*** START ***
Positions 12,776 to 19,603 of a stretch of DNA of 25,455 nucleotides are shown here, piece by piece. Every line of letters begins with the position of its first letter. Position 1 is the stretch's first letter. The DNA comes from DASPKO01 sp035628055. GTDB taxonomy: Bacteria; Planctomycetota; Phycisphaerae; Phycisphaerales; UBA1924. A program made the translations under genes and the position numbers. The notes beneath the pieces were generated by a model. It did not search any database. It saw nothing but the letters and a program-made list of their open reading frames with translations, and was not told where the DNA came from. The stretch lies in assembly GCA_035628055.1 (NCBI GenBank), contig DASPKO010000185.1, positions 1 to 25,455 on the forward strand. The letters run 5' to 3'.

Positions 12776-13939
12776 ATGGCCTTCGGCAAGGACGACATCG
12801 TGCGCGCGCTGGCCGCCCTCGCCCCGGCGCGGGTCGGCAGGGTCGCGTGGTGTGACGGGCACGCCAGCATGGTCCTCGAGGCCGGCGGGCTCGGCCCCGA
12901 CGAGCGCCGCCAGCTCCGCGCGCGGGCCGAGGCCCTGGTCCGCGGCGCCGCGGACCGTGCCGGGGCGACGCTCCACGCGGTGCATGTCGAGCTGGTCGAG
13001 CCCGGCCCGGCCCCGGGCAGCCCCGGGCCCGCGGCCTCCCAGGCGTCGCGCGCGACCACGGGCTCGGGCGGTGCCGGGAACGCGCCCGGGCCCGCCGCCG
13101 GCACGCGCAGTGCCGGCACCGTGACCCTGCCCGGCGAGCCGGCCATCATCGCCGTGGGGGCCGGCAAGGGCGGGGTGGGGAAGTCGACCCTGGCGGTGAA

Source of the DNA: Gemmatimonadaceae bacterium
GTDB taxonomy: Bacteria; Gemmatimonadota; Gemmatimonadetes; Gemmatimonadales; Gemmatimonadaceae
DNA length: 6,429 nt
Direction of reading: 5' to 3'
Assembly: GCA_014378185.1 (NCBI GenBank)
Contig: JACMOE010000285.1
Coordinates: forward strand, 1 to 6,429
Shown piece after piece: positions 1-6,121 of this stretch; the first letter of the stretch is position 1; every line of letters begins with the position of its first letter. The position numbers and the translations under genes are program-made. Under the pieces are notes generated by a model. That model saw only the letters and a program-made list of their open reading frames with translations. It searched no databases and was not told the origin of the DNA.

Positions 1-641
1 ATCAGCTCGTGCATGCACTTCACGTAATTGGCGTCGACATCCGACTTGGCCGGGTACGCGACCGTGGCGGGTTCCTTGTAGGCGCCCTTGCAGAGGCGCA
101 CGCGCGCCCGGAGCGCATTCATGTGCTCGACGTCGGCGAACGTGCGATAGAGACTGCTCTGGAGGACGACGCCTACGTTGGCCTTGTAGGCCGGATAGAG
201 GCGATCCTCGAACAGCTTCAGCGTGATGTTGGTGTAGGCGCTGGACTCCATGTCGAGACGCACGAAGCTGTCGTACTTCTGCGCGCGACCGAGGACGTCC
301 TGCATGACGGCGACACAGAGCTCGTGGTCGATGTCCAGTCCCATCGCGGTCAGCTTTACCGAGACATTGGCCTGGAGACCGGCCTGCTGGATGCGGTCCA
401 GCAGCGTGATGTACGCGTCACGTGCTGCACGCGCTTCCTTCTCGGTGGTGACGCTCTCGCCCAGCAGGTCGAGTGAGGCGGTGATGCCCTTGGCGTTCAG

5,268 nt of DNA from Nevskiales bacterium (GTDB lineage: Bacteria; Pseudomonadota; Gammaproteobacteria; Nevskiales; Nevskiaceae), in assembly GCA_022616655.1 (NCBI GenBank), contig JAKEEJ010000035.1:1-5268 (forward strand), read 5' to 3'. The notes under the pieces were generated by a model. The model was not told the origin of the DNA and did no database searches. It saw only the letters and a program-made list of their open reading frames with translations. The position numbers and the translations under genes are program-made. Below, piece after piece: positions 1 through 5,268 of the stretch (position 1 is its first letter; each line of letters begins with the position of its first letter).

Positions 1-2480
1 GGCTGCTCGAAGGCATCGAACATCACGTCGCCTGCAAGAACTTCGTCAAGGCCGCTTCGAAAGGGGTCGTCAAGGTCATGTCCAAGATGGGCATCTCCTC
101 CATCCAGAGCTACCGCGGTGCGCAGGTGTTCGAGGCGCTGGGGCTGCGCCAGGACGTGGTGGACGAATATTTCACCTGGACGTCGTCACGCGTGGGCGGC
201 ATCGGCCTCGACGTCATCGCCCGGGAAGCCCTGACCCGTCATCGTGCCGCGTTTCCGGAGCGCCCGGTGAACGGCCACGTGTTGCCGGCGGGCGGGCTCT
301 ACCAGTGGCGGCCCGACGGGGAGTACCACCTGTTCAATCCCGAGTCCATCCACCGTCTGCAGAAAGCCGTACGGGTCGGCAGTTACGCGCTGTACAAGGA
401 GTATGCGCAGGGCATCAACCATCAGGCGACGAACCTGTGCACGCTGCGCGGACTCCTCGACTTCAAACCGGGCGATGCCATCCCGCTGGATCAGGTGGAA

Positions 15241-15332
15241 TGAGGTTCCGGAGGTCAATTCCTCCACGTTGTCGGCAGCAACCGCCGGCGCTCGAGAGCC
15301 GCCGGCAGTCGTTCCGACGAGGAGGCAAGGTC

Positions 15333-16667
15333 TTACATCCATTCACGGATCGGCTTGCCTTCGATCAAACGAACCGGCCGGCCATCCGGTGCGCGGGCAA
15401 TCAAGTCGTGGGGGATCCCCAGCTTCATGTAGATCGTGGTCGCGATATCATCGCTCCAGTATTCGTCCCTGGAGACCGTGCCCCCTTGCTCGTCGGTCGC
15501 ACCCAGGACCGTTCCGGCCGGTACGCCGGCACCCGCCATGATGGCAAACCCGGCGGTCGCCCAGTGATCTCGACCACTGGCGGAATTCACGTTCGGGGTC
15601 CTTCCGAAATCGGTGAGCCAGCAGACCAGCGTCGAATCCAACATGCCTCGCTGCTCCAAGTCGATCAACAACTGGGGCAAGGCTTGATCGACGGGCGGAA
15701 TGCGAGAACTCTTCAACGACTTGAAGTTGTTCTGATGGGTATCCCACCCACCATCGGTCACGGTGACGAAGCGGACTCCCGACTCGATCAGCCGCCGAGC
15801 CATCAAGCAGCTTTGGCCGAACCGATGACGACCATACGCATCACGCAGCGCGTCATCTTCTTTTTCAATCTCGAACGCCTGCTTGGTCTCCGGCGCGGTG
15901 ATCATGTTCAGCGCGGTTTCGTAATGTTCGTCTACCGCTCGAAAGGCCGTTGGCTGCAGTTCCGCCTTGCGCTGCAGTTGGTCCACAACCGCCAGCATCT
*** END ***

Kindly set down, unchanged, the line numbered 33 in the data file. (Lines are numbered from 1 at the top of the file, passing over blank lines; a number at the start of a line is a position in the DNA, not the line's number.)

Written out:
15333 TTACATCCATTCACGGATCGGCTTGCCTTCGATCAAACGAACCGGCCGGCCATCCGGTGCGCGGGCAA